The Supreme Court announced that on Dec. 1 it will hear arguments in a challenge to a Mississippi law that bans almost all abortions after the 15th week of pregnancy.
The case, Dobbs v. Jackson Women’s Health Organization, was already positioned to be one of the highest-profile arguments of the 2021-22 term, because the state had specifically asked the court to overrule its landmark decisions in Roe v. Wade and Planned Parenthood v. Casey, holding that the Constitution protects the right to have an abortion before the fetus can survive outside the womb.
More than 50 “friend-of-the-court” briefs were submitted to the U.S. Supreme Court to support the challenge to Mississippi’s 15-week abortion ban.
Briefs have been filed by leaders in constitutional law, health care, international human rights, reproductive justice, civil rights, sports and other areas; organizations representing communities most impacted by abortion restrictions; people who have had abortions; and those who have relied for decades on having the right to abortion.
The spotlight on the case became even more intense earlier this month, when the Supreme Court turned down a request to block the enforcement of a Texas law that defies the Roe standards by prohibiting abortions after the sixth week of pregnancy.
The court was deeply divided in the Texas case, with the conservative majority acknowledging that the challengers had “raised serious questions regarding the constitutionality of the Texas law.”
The majority, over dissents by Chief Justice John Roberts and the court’s three liberal justices, nonetheless allowed the Texas law to go into effect while litigation challenging its constitutionality continues in the lower courts.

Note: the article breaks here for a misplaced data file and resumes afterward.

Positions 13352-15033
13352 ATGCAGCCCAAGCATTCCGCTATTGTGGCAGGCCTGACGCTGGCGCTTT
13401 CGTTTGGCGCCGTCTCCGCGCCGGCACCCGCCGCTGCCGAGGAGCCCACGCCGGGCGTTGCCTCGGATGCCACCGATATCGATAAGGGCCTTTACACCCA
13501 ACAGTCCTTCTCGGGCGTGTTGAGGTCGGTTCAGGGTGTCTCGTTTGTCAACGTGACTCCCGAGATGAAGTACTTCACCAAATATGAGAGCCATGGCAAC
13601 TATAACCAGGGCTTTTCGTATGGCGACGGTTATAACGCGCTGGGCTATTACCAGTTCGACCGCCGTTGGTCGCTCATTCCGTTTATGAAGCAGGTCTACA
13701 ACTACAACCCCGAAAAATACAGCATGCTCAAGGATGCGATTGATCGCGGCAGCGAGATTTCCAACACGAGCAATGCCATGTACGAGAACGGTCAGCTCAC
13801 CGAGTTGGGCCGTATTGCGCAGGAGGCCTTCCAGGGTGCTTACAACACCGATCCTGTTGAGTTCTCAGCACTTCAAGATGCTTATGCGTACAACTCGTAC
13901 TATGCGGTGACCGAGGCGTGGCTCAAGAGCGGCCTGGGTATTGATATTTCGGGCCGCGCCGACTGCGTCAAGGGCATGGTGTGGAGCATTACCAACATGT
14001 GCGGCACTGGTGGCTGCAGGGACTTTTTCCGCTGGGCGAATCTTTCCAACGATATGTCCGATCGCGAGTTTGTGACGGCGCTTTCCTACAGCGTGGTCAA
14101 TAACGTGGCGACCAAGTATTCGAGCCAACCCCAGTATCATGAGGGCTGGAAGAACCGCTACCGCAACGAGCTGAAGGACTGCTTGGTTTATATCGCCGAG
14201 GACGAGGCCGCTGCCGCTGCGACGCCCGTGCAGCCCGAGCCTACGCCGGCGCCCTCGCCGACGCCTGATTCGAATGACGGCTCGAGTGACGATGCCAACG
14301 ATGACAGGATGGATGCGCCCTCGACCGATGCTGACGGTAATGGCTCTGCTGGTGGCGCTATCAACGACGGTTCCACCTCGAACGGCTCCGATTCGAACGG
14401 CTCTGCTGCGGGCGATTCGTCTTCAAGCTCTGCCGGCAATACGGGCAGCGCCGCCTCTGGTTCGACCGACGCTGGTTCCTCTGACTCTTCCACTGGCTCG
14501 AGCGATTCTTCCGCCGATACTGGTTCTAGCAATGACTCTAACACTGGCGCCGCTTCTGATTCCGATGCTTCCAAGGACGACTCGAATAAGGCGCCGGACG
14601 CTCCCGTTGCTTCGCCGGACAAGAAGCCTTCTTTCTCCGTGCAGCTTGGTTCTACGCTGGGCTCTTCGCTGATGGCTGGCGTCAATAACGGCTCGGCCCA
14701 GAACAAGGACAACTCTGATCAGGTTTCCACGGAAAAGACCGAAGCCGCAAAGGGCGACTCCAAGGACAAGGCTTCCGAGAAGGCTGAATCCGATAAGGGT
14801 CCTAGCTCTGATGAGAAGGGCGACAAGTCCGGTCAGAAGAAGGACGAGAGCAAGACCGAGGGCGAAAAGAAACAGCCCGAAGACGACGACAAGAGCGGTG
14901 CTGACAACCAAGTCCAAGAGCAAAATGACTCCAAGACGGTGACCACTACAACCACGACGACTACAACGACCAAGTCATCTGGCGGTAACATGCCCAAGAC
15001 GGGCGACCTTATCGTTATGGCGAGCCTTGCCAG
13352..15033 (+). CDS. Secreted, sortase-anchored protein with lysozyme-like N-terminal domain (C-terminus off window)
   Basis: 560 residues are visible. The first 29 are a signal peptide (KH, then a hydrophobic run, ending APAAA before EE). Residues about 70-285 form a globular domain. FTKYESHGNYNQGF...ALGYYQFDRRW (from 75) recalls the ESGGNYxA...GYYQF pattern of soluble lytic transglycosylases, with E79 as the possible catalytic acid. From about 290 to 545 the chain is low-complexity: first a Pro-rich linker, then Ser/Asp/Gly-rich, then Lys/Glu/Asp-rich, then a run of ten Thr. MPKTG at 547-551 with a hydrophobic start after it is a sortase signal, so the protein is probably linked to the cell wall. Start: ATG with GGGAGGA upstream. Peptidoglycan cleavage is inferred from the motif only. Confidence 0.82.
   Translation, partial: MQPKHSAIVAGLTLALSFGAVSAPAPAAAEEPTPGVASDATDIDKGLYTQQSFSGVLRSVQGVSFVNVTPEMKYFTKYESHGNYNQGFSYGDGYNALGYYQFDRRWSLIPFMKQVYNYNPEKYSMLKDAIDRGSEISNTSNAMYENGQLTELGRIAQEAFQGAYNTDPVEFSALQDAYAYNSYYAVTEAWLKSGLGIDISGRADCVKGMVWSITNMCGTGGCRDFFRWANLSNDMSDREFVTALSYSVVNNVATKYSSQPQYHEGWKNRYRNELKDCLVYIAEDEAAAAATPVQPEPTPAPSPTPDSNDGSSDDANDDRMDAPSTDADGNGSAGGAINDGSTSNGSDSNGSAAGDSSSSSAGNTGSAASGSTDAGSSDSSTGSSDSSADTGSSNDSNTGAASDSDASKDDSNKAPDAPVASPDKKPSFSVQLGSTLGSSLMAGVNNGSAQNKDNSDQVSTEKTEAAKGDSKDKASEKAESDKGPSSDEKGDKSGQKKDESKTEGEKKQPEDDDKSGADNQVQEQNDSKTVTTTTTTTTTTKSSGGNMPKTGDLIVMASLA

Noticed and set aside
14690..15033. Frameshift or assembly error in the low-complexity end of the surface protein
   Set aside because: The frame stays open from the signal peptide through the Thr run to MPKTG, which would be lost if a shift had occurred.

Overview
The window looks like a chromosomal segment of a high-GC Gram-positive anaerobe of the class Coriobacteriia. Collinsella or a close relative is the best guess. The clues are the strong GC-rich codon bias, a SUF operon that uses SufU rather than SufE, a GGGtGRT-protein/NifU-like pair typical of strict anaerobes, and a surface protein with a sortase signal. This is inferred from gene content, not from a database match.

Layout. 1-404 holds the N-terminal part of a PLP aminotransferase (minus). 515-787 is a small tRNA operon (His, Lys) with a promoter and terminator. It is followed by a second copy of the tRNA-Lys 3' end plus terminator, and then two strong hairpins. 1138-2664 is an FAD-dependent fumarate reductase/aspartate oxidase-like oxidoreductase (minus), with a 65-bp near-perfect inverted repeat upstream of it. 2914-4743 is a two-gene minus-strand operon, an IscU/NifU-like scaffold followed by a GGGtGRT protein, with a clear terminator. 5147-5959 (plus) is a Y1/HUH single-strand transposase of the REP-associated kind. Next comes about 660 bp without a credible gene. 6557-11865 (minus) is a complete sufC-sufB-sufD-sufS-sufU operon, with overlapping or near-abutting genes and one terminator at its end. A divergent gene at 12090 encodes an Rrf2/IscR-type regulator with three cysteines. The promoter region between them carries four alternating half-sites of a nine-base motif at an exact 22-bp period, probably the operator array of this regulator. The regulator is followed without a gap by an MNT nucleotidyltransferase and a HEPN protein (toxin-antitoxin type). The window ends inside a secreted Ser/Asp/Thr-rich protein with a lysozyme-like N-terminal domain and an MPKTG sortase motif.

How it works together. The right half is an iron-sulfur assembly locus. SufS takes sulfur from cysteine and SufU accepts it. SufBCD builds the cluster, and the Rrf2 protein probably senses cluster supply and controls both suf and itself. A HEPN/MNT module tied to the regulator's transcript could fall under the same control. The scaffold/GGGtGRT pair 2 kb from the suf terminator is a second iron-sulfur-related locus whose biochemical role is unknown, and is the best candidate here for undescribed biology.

The announcement of the Dec. 1 argument date in the Mississippi case was part of the Supreme Court’s release of its December argument calendar.
A week after the Mississippi case, on Dec. 8, the justices will hear argument in one of the other major cases of the term, involving public funding for private schools that provide religious instruction. Carson v. Makin involves a Maine tuition-assistance program that provides money for students to attend private schools.
Two sets of parents were excluded from the program because the families wanted to use the money at Christian schools that would use the funds for religious instruction.
In 2020, the Supreme Court ruled that states that choose to subsidize private education cannot exclude religious schools from receiving money simply because they are religious.
The Maine parents want the justices to rule that there is no reason to distinguish between whether a school uses funds for religious purposes, despite clear constitutional prohibitions on spending to support any ministry.